Monday, September 30, 2019

Review: "Ad Astra" is a lukewarm yet visually arresting experience

Ad Astra Review
We've been really lucky with space movies as of late. Once the decade ends, we can look back and remember we were so happily blessed with movies like "Gravity," "The Martian," "First Man," "High Life," and to a lesser degree, "Interstellar." Now lands "Ad Astra" which only adds to the decade of space. Much like the movies I listed above, "Ad Astra" is a brilliant visual experience. There is a good reason to check this out while its in theaters. Go to the best screen you can find and the let the images wash over you. That's half the treat with "Ad Astra." We have got really good and shooting unbelievable visuals of outer space and this movie is just another wonderful example of that.

Need more? No problem. Brad Pitt leads the charge in another potent performance. Say what you will about his boyish appeal. Say what you will about his turbulent personal life. But the fact is that Brad Pitt delivers every single time he's in front of a camera. He's one of the most gifted actors of his generation, and he can speak volumes by saying little to nothing at all. There's lots of looking around and body language in "Ad Astra" and its a little amazing how Brad Pitt can create a whole character, even when there is no spoken dialogue. He leads with a wonderful supporting cast, which includes Donald Sutherland, Liv Tyler, Ruth Negga and Tommy Lee Jones, all of whom do excellent work here.

Do you believe in life on other planets? Do you think we are alone in the universe? It's an honest question. As popular as storming Area 51 has been in recent popular culture, its something many seem to be thinking about currently. Don't laugh, but I don't think we are alone in the universe. Is traveling across the universe in light speed possible anywhere else? Well, we still haven't been discovered yet. Do I think we will ever meet other life across the galaxy, probably not. But I do think its rather naive to think that we are alone. "Ad Astra" takes place in the near future, where we are actively trying to discover life elsewhere. Pitt plays Roy McBride, an astronaut whose father Clifford (Jones) disappeared thirty years ago. Roy has begun to notice several surges across outer space and he is called into NASA for a mission. It is believed that Clifford is still alive and that the surges in space are being caused by a project Clifford was in on, a project that puts the entire universe at risk. Clifford went out looking for life on other planets, and now Roy wants to bring his father home.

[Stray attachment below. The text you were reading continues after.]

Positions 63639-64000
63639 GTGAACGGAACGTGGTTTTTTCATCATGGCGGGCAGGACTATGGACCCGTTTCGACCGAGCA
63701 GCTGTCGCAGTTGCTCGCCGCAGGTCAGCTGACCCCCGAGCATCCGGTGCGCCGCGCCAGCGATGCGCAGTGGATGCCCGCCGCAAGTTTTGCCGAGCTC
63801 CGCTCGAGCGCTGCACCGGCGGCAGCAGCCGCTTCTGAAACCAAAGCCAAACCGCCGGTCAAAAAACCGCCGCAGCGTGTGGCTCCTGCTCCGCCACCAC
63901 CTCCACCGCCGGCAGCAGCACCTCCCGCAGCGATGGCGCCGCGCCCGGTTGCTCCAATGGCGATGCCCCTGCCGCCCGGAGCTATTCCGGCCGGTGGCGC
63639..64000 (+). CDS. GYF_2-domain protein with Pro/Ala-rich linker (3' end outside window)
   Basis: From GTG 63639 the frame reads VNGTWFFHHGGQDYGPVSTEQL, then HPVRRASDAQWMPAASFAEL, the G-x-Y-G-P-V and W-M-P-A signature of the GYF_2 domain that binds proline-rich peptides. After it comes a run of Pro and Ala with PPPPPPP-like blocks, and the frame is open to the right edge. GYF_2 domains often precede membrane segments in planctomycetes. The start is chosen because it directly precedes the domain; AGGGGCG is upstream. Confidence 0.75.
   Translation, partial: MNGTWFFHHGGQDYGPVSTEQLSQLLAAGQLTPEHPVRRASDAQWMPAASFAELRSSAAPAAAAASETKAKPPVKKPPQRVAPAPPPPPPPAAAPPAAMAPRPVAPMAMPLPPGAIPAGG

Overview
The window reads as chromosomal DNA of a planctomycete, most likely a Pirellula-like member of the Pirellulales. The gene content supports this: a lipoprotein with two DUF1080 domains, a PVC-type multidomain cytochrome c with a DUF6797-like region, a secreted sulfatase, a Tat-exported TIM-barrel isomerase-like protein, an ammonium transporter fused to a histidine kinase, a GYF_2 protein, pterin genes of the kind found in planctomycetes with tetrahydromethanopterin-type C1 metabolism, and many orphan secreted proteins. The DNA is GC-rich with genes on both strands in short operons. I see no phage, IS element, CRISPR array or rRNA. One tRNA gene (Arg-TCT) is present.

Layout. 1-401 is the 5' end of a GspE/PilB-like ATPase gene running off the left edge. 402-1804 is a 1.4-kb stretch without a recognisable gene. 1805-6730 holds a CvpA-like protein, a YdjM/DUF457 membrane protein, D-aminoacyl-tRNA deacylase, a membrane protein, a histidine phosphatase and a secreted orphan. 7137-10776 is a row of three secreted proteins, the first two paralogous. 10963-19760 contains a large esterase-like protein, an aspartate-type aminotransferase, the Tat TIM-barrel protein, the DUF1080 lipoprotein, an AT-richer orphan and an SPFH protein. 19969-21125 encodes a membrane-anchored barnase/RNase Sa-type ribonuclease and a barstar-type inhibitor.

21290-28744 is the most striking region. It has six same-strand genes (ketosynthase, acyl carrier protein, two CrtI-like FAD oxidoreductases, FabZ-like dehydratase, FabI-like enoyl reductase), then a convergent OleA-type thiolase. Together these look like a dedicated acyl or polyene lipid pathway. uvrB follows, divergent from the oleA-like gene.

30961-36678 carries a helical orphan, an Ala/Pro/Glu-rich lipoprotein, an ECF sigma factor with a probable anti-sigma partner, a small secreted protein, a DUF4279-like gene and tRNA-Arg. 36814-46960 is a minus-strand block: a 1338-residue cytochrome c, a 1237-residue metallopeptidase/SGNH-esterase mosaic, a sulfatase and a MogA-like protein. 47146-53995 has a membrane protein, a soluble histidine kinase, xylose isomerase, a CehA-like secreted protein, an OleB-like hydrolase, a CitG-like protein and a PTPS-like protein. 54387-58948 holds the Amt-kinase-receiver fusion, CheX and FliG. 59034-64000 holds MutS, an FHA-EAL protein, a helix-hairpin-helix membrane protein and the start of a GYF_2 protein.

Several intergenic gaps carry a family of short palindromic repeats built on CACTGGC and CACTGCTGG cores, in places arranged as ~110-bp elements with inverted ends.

The movie is equal parts "2001" and "Heart of Darkness" and like I said, its a visual feast. The movie touches on lots of familiar ground. Father issues, estranged relationships, stress from work and while the movie touches on these things nicely, they don't really break any new ground. I'd say the pacing is definitely something to look out for, as it does feel long in many parts of the movie. I think the bigger questions that are presented in this film are answered in a rather anticlimactic way, which always stinks to a degree.

But perhaps "Ad Astra" will be so wild to look at that the movie's few flaws won't matter so much to you. This is a nice character-driven piece. A luminous ride through space. It is piloted nicely by Brad Pitt. There is plenty to brace yourself for, and again, find the biggest screen you can!


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